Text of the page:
‘Rust’ review

Theatre, Drama
3 out of 5 stars
Rust, Bush Theatre, 2019
© Helen Murray Claire Lams (Nadia) and Jon Foster (Daniel)

Time Out says

3 out of 5 stars

Stylish, well-acted and slightly humdrum drama following a couple’s affair over several years

Kenny Emson’s two-hander ‘Rust’ is a claustrophobic affair: its short scenes take place over several years in one small, secret flat – or ‘fuckpad’ – visited by Daniel and Nadia every Monday. In their mid-thirties, both bored in their marriages but sticking around for their kids, the pair are conducting their own ‘small’, claustrophobic affair. Nadia – the tougher of the two, sharp and tartly unsentimental – lays out the rules: No mentioning spouses or children. No staying overnight. No saying ‘I love you’. No responsibility, basically. 

But even rules are a kind of responsibility, and they’re inevitably broken. Soon the pair bicker like, well, an old married couple. ‘Rust’ charts their journey from conspiratorial horniness and vague idealism about what sex and relationships could be like, to creeping sourness and bitterness. Various – unfortunately completely predictable – plot developments throw up obstacles that threaten to change their trajectory, but don’t really. This affair is stuck in its own rut. 

Emson’s dialogue remains mostly in a cheeky, flirty register, and Eleanor Rhode’s production convinces on the sexual attraction front. Jon Foster and Claire Lams genuinely appear unable to keep their hands off each other. There’s a lot of snogging.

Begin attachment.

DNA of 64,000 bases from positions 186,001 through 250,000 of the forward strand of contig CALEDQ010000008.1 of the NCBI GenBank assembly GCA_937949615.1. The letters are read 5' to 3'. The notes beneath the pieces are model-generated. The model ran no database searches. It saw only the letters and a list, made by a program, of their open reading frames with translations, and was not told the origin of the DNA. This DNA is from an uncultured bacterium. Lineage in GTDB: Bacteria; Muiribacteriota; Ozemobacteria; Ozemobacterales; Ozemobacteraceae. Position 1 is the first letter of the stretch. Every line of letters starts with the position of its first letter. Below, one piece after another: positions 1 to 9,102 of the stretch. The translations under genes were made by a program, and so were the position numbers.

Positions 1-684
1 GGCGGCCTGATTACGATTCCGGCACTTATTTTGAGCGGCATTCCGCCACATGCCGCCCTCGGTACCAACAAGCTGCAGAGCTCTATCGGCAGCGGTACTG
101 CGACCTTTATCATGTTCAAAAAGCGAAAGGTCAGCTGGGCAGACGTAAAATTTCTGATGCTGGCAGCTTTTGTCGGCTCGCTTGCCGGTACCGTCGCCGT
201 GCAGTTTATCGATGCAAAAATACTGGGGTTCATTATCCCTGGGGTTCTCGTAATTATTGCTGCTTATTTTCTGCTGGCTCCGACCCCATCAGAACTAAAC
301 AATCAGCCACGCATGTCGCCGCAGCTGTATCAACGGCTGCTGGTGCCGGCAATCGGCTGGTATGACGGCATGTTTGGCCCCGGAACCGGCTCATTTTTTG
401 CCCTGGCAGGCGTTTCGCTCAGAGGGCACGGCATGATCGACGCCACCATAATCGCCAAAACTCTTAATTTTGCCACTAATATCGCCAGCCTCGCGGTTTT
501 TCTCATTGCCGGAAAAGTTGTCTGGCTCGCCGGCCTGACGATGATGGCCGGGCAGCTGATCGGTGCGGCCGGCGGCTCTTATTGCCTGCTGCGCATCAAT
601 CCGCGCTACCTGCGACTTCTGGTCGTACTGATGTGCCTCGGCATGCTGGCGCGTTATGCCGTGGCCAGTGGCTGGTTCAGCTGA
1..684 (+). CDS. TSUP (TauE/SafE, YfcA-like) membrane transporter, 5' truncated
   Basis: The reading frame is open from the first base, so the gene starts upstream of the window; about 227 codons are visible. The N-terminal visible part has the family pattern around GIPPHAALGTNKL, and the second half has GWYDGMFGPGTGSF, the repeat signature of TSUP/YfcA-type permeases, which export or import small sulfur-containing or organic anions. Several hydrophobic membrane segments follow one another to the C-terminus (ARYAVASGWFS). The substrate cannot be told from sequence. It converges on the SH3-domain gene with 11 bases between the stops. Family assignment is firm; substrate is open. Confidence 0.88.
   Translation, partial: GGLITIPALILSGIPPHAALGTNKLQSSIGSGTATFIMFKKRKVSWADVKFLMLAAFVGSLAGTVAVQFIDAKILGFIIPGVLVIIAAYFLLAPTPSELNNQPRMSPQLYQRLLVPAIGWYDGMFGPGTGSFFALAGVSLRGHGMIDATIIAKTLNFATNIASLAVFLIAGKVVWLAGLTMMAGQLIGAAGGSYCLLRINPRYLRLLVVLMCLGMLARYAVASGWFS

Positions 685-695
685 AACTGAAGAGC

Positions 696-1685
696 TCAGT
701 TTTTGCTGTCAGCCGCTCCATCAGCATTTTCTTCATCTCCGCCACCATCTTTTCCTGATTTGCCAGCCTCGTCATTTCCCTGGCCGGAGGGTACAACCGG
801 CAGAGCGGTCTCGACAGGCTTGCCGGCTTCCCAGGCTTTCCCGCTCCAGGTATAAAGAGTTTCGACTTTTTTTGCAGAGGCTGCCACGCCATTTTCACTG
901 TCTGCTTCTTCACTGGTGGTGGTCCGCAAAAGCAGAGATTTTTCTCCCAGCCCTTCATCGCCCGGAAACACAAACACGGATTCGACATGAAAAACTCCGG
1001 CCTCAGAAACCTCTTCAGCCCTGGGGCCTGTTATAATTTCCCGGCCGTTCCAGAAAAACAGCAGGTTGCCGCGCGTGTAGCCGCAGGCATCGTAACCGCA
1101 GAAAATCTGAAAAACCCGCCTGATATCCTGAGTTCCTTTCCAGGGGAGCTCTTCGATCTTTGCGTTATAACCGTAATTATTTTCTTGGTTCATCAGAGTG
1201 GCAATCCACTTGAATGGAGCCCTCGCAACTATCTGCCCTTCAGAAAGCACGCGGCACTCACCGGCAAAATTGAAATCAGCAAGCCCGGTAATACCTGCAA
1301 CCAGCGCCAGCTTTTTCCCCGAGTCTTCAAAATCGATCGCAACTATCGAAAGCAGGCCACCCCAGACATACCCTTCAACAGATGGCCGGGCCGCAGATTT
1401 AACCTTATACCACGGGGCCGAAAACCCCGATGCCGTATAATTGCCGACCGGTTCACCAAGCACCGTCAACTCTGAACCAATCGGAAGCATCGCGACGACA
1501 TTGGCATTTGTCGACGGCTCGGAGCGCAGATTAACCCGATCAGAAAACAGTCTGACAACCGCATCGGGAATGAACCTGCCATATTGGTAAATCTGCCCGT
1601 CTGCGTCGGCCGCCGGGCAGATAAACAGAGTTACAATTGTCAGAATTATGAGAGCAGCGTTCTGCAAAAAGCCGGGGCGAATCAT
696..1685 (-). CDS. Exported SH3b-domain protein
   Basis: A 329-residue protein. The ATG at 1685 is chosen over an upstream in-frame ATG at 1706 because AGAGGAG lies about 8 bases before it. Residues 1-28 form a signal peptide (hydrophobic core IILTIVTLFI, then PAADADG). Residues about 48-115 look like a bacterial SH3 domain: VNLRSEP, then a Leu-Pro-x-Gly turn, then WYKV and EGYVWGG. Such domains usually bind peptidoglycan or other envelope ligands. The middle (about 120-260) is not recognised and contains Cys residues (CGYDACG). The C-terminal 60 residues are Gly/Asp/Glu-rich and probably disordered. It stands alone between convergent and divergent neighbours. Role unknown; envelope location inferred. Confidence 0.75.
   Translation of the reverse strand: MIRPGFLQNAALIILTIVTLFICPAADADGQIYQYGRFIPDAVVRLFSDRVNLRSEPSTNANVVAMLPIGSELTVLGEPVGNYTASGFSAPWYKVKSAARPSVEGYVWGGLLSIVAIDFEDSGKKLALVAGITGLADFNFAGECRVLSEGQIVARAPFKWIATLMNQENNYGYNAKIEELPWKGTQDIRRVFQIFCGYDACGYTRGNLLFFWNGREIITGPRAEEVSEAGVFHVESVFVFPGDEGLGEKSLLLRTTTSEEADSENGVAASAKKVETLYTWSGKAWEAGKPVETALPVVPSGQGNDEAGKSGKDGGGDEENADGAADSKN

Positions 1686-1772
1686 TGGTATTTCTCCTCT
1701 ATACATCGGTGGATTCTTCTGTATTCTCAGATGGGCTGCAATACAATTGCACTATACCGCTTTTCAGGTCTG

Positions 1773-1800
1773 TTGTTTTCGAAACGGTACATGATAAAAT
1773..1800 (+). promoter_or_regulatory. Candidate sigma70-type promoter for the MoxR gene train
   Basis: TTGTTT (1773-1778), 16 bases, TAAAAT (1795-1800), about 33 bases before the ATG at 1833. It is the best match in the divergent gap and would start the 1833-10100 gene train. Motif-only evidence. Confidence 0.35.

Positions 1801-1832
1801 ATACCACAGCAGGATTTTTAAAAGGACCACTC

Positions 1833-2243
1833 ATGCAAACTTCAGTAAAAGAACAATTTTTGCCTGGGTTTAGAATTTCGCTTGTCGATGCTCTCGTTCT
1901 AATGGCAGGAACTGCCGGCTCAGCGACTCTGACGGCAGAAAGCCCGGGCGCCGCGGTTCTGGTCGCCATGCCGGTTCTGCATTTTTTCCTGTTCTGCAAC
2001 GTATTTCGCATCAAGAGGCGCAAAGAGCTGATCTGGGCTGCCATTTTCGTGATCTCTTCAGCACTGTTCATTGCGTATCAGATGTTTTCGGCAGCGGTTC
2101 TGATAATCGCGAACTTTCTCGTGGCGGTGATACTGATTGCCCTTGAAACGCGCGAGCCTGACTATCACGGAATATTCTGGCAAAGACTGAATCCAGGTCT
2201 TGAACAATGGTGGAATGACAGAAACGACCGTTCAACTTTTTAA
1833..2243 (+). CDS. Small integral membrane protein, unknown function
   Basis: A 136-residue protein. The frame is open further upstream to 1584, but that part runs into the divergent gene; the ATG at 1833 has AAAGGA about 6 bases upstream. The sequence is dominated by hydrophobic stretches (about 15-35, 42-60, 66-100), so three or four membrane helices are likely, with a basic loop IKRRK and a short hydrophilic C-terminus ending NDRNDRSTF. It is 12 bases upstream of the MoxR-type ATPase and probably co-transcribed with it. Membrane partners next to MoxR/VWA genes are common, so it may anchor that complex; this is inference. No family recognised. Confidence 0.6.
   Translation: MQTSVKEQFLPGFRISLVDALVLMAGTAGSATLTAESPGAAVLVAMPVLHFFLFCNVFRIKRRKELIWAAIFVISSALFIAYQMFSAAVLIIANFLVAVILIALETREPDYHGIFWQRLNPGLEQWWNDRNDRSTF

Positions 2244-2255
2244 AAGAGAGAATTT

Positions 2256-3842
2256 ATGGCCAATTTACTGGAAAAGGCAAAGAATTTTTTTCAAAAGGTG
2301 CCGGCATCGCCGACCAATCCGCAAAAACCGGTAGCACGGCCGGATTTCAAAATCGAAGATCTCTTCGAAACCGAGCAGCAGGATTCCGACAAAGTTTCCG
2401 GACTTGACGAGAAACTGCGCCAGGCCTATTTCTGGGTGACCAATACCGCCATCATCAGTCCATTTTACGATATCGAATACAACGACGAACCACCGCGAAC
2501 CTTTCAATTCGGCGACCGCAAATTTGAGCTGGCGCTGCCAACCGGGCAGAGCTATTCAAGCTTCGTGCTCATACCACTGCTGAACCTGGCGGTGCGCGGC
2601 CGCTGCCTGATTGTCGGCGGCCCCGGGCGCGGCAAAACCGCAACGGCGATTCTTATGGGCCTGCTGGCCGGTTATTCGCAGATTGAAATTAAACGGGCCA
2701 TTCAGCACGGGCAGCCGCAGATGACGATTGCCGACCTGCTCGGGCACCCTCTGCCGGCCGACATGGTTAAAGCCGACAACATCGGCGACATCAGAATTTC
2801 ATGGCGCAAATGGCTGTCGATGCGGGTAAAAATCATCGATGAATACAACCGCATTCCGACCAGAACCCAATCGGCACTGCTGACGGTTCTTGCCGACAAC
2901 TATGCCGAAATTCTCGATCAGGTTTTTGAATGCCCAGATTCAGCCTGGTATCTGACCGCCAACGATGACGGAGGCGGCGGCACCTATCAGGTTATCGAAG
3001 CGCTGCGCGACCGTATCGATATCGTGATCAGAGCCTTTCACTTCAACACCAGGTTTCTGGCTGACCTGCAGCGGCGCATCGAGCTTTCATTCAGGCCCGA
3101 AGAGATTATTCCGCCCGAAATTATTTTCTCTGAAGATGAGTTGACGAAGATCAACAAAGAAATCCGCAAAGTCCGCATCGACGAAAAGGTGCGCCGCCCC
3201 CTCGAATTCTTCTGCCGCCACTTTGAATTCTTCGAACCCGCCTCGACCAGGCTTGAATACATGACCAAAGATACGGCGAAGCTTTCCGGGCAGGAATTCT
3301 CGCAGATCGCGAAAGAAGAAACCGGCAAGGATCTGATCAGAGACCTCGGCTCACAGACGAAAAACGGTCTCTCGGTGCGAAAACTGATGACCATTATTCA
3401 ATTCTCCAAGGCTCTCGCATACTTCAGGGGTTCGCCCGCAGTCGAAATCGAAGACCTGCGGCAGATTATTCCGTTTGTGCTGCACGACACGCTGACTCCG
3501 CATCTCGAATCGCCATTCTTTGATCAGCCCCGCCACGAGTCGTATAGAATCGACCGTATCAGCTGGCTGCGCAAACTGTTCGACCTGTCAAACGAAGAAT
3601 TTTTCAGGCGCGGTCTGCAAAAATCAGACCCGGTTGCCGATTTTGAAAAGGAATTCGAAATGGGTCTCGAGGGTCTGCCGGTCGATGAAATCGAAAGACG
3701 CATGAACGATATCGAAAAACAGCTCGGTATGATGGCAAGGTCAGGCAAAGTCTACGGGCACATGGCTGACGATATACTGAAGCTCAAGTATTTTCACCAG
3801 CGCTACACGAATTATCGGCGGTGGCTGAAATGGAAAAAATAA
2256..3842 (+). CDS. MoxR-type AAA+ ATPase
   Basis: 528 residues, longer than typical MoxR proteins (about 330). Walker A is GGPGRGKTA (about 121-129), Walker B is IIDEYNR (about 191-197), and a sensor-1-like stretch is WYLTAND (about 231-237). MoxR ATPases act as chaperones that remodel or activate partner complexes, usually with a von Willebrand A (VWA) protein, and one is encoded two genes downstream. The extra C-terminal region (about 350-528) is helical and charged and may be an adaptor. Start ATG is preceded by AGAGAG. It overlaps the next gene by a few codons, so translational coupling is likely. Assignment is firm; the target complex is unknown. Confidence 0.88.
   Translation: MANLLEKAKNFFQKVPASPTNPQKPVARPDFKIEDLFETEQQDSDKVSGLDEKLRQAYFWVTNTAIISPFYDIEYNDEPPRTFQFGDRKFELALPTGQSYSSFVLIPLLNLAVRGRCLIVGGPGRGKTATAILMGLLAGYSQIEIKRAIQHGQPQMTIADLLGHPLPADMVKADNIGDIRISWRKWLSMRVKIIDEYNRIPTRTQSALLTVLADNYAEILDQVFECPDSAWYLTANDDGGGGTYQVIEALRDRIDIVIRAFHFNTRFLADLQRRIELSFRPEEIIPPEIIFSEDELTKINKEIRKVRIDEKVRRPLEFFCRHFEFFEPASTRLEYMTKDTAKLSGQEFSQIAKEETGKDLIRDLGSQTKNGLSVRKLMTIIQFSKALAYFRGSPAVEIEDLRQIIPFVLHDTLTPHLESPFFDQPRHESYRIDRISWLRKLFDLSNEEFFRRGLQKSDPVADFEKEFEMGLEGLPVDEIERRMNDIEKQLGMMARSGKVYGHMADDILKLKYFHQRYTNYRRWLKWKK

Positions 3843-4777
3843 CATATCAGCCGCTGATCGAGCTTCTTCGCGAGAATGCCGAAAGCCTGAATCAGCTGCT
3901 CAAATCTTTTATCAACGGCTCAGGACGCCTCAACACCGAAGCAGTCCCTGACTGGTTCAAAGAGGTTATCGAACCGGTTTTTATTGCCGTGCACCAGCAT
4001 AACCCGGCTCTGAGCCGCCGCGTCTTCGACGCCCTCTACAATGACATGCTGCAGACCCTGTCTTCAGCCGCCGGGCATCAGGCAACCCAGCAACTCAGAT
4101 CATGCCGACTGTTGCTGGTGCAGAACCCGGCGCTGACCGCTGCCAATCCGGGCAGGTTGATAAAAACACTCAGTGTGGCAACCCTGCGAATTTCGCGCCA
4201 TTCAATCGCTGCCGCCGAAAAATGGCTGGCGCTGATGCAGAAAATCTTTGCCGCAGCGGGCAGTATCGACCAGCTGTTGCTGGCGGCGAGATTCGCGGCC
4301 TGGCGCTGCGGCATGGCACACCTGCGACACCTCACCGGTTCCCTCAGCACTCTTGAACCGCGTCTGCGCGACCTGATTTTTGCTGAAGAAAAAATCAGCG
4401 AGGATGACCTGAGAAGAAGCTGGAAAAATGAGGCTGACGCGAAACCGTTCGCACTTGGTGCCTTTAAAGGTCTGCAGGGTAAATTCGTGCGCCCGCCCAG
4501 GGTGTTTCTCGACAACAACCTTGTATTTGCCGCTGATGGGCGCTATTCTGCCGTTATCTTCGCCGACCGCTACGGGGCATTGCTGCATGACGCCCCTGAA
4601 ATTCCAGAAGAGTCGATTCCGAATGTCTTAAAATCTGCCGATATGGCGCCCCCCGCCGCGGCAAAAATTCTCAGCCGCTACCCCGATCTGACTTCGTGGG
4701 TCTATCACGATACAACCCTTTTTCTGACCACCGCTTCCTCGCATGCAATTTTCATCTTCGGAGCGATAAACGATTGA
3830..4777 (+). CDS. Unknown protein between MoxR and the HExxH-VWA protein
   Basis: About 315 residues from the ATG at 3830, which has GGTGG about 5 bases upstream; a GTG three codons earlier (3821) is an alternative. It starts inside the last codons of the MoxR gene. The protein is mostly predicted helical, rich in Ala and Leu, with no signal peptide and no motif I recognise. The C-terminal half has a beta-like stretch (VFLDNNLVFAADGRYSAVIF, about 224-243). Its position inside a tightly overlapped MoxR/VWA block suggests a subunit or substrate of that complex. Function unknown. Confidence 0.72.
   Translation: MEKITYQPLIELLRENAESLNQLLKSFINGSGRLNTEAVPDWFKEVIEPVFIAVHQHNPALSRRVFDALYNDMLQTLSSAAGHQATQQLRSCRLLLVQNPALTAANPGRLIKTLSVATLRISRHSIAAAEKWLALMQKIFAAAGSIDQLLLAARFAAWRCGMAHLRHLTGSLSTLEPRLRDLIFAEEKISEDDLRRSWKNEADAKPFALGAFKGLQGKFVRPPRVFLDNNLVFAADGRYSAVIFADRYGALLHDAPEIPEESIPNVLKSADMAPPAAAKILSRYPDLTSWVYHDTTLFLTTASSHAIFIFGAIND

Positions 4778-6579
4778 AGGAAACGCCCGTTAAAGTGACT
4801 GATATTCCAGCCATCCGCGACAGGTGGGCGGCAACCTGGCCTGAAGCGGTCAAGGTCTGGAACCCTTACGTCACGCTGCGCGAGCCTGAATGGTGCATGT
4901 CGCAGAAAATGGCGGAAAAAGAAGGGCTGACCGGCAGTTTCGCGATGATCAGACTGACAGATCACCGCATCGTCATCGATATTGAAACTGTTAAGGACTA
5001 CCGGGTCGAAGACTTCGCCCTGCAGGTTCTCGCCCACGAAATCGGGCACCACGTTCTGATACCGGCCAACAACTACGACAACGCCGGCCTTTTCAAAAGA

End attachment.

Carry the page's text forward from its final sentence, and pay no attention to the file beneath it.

They’re helped by Max Johns’s great set: a large bed piled high with pastel pillows. The couple can’t help but lounge and roll, rummage and burrow in them; they giggle and fight like teenagers or – when things get tougher – struggle to wade through it all. 

Although it’s oddly not mentioned in the publicity materials, a version of ‘Rust’ was first seen in 2016, off-site during the Bush’s re-development, when it was called ‘Terrorism’. But even that only partly explains why this particular story feels so very familiar.

Line by line, Emson’s writing is fresh, but neither the story nor the form does anything new. Marriage can be a tedious slog… but having an affair comes with its own problems? It seems a strangely safe commission for the Bush. 

The performances are really engaging, however, and if Foster is a tad teddy-bear-ish as the more woundable Daniel, he conveys his increasing devotion lightly. And Lams is very good as Nadia, flickering between impish and agonised, scornful and mournful. 

If you enjoy a snoop into other people’s relationships, there’s drama here between the pillows, but ‘Rust’ hasn’t got much new to say about the affairs of the heart.

By: Holly Williams

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